News Bytes for 16th July, 2014



Superintendent Damaru said the office is still awaiting the Police Commissioner Geoffrey Vaki’s directive to execute the arrest warrant on the Prime Minister.

Damaru maintained that the Fraud and Anti-Corruption office and its’ members remain dedicated to upholding the rule of law and the national constitution.





Members of the National Fraud and Anti-Corruption Directorate have filed contempt proceedings against Police Commissioner Geoffrey Vaki in the National Court for refusing to enforce the warrant of arrest against Prime Minister Peter O’Neill.

Chief Superintendent of the directorate, Matthew Damaru, said a warrant of arrest is a court’Order,’Ordering the police to effect arrest on the Prime Minister, and Mr Vaki has deliberately refused to carry out this’Order to arrest the Prime Minister.


He said in a statement that they filed the proceedings yesterday to invoke the inherent powers of the court to ensure the court’Orders are respected.





Howard Maliso has been appointed as an Acting Ombudsman. Prime Minister Peter O&rsquO’Neill announced this in a statement this afternoon.

Mr Maliso joins Chief Ombudsman, Rigo Lua and Ombudsman, Phoebe Sangetai as the third Ombudsman as required under the Organic Law. He was appointed by the Ombudsman Appointment Committee on May 26, 2014 and sworn in today. He will be Acting Ombudsman until a permanent appointment is made.


Prior to his appointment, Mr Maliso was director of legal services at the Commission.


“OK TEDI MOA”Michelle Amba


The Ok Tedi Mining Project Memorandum of Agreement review is underway in Kokopo, East New Britain. All parties are in attendance including the state, Western Provincial Government, Local Level Government and landowners.

The 6 villages are represented by the Mount Fubilan Resources Association. Star Mountains Local Level Government is also represented in the review.

High on the agenda will be the implementation of the transfer of 10 per cent royalty from the provincial government to the 6 mine villages. At present, royalty break up is such that the provincial government gets 50 percent each of the total amounts, based on Ok Tedi’s monthly sales.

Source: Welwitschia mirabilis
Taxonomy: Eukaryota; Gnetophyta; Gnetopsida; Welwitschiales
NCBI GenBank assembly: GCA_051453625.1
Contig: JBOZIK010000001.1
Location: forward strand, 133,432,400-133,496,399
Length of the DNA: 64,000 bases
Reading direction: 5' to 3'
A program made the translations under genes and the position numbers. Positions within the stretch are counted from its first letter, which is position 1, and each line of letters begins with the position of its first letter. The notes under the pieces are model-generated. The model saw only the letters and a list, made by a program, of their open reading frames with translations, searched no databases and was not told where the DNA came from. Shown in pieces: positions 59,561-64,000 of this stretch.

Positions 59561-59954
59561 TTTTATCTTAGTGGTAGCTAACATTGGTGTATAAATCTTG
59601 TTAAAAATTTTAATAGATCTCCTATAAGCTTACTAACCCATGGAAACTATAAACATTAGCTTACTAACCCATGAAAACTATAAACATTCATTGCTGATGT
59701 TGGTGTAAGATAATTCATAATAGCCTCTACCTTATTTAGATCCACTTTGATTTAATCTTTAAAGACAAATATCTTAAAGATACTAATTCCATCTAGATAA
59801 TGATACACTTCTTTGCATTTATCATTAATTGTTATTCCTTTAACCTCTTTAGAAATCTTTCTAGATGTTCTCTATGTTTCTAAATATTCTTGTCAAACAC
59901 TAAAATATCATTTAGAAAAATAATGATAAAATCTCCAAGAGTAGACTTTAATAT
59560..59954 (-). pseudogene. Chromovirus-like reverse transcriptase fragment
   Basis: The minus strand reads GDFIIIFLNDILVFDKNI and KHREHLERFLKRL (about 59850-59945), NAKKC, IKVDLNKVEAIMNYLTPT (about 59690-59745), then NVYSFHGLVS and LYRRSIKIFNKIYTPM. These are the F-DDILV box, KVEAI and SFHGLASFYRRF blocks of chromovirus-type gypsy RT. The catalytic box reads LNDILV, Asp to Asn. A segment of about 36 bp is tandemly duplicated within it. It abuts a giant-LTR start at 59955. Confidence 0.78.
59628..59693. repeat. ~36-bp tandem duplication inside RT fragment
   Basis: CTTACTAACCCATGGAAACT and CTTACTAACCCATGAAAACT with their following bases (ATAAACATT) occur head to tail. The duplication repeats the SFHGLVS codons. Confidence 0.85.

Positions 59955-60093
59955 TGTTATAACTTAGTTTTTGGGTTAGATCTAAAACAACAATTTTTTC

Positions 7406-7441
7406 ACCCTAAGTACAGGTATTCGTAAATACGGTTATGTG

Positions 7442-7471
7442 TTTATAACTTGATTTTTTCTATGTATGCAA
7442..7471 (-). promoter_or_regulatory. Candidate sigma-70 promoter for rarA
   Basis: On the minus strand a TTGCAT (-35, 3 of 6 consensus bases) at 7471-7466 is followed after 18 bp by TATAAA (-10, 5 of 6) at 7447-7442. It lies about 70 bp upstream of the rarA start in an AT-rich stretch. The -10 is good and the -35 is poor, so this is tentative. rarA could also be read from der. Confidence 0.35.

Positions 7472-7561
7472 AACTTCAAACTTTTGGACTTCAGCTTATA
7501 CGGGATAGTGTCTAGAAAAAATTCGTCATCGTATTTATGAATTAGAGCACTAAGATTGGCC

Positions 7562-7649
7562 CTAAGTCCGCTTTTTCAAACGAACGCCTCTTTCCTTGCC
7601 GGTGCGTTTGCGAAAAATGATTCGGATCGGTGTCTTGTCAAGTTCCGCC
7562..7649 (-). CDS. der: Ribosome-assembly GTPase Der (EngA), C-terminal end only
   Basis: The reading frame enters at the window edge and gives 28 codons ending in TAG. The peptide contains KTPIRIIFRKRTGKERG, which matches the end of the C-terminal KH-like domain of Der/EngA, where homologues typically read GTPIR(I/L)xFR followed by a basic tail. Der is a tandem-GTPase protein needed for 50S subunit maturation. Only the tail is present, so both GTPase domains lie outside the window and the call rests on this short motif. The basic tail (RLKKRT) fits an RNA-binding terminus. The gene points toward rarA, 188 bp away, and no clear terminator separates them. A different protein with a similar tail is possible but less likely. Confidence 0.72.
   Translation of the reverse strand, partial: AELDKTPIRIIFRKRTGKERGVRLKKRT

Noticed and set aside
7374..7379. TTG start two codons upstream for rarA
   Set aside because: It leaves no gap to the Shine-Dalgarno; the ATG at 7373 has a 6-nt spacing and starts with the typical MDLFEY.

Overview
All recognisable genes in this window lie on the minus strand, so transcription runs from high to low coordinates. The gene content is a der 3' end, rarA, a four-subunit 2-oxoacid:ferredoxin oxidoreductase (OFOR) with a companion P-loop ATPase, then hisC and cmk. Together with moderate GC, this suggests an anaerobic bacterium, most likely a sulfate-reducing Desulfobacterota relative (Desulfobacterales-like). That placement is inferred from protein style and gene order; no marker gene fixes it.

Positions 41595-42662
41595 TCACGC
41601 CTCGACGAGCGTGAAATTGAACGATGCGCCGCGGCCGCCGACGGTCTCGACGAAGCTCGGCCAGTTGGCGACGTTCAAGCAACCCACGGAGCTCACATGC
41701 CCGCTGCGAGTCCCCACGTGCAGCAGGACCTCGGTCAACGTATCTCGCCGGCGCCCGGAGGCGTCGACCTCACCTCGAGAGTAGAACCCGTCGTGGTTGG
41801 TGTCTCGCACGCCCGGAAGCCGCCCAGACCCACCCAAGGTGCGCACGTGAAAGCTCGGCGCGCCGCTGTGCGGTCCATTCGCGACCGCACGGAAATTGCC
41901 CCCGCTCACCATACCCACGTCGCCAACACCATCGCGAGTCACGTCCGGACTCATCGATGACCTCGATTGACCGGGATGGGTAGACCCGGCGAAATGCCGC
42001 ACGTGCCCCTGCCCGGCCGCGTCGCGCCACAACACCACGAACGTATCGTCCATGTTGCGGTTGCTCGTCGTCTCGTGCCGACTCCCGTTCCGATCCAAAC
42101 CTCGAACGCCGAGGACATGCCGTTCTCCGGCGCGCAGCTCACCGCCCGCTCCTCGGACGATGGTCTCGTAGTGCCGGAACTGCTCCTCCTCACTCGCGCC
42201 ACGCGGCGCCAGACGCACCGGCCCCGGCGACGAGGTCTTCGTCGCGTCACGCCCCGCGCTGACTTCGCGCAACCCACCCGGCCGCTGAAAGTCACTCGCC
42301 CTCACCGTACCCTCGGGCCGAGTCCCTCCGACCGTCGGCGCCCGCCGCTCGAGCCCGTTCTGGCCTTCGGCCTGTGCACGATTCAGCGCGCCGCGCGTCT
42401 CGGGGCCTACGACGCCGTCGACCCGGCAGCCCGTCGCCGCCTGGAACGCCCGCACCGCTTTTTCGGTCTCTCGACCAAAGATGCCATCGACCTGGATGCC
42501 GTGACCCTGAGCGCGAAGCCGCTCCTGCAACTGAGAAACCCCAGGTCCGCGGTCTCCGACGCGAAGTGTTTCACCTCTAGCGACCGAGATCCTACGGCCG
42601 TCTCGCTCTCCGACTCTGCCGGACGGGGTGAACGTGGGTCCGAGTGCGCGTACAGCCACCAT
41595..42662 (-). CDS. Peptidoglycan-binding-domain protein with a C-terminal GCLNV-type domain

The transfer will mean that the affected villages will get 60 per cent, while the Western Province government gets 40 per cent. Other benefits will also be discussed during the review.


“LATE KORUA”Michelle Amba

The passing away of the president of National Congress Party, Simon Korua, has received attention from other political parties.


Late Korua, a successful businessman from Mul District of Western Highlands Province, passed away on the 8th of this month while in Australia.

He is survived by 3 sons and his wife. Yesterday the parliamentary leader of People’s Progress Party and State Investment, Minister Ben Micah, paid his respects. He was accompanied by head of State-Owned Enterprises and Mining Minister, Byron Chan. Minister Micah said this was to show their respects for the ruling party in their time of loss.




A youth sustained wounds to his head and face after being beaten up police officers in Lae yesterday.

Benjamin Kilike said that the police used batons and hockey sticks to beat him after assuming he was going to take pictures of a commotion between members of the public and police at Lae’s Top Town. 


This comes after widespread circulation of videos and images involving police brutality against civilians around the country.




Three women are among 36 participants from referee and coaching clinics in Kavieng conducted under the PNG Rugby Football League’s, Team Kumuls program.


The two-day clinic, which kicked off yesterday, have attracted Sallyanne Tiplas and Lyle Alickson who are involved in the coaching sessions supervised by National Development Manager, Toksy Nema.


Pinni Seth from Rawal Warriors Women’s Rugby League, has been involved in the course conducted by Referees Director, Joe Peregua, with the roll-out program to extend to East New Britain on Thursday and Friday.


PNGRFL Director for NGI, Horta Boskey, said this would be the initial stage of the roll-out, with follow-up courses crucial to keep the development program process in motion.





Manam islanders displaced by a volcanic eruption a decade ago, have made a fresh call for renewed attention by government authorities. For years, they’ve faced ongoing animosity between themselves and the local Bogia villagers.  

An unspecified number of men, women and children have died in various disputes. After 10 years, their quality of life is deteriorating. They’re unable to build new houses because they’ve been refused access to traditional land owned by local clans. 

Former LLG councillor, Charles Henda, told EM TV that water and building materials have become scarce as population numbers increase in the care centres.



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